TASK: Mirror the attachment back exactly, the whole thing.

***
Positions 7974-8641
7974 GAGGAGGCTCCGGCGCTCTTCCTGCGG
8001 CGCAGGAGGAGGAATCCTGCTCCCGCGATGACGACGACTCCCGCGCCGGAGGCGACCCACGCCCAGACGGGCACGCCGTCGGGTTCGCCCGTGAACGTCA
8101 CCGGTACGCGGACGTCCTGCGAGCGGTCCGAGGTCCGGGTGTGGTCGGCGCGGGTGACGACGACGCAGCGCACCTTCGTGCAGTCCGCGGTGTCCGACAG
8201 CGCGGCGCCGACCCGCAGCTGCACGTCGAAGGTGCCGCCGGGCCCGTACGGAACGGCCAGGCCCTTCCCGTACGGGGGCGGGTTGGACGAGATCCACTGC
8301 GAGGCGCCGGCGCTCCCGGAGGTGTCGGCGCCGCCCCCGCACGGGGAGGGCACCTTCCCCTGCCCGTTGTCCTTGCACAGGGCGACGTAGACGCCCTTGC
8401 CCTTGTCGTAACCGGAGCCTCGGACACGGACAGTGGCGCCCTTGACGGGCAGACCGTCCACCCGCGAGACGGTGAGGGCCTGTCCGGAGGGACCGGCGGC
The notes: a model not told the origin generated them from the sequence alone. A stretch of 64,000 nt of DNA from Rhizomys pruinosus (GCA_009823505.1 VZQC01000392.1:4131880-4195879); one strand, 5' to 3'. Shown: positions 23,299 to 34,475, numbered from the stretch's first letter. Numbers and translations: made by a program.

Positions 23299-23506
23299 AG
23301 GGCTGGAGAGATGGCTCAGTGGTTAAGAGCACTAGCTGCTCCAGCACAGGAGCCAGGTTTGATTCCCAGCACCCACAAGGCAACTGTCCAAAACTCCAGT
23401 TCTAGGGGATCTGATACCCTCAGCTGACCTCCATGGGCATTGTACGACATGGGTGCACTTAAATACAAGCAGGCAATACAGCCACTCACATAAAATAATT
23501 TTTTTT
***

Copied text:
Positions 7974-8641
7974 GAGGAGGCTCCGGCGCTCTTCCTGCGG
8001 CGCAGGAGGAGGAATCCTGCTCCCGCGATGACGACGACTCCCGCGCCGGAGGCGACCCACGCCCAGACGGGCACGCCGTCGGGTTCGCCCGTGAACGTCA
8101 CCGGTACGCGGACGTCCTGCGAGCGGTCCGAGGTCCGGGTGTGGTCGGCGCGGGTGACGACGACGCAGCGCACCTTCGTGCAGTCCGCGGTGTCCGACAG
8201 CGCGGCGCCGACCCGCAGCTGCACGTCGAAGGTGCCGCCGGGCCCGTACGGAACGGCCAGGCCCTTCCCGTACGGGGGCGGGTTGGACGAGATCCACTGC
8301 GAGGCGCCGGCGCTCCCGGAGGTGTCGGCGCCGCCCCCGCACGGGGAGGGCACCTTCCCCTGCCCGTTGTCCTTGCACAGGGCGACGTAGACGCCCTTGC
8401 CCTTGTCGTAACCGGAGCCTCGGACACGGACAGTGGCGCCCTTGACGGGCAGACCGTCCACCCGCGAGACGGTGAGGGCCTGTCCGGAGGGACCGGCGGC
The notes: a model not told the origin generated them from the sequence alone. A stretch of 64,000 nt of DNA from Rhizomys pruinosus (GCA_009823505.1 VZQC01000392.1:4131880-4195879); one strand, 5' to 3'. Shown: positions 23,299 to 34,475, numbered from the stretch's first letter. Numbers and translations: made by a program.

Positions 23299-23506
23299 AG
23301 GGCTGGAGAGATGGCTCAGTGGTTAAGAGCACTAGCTGCTCCAGCACAGGAGCCAGGTTTGATTCCCAGCACCCACAAGGCAACTGTCCAAAACTCCAGT
23401 TCTAGGGGATCTGATACCCTCAGCTGACCTCCATGGGCATTGTACGACATGGGTGCACTTAAATACAAGCAGGCAATACAGCCACTCACATAAAATAATT
23501 TTTTTT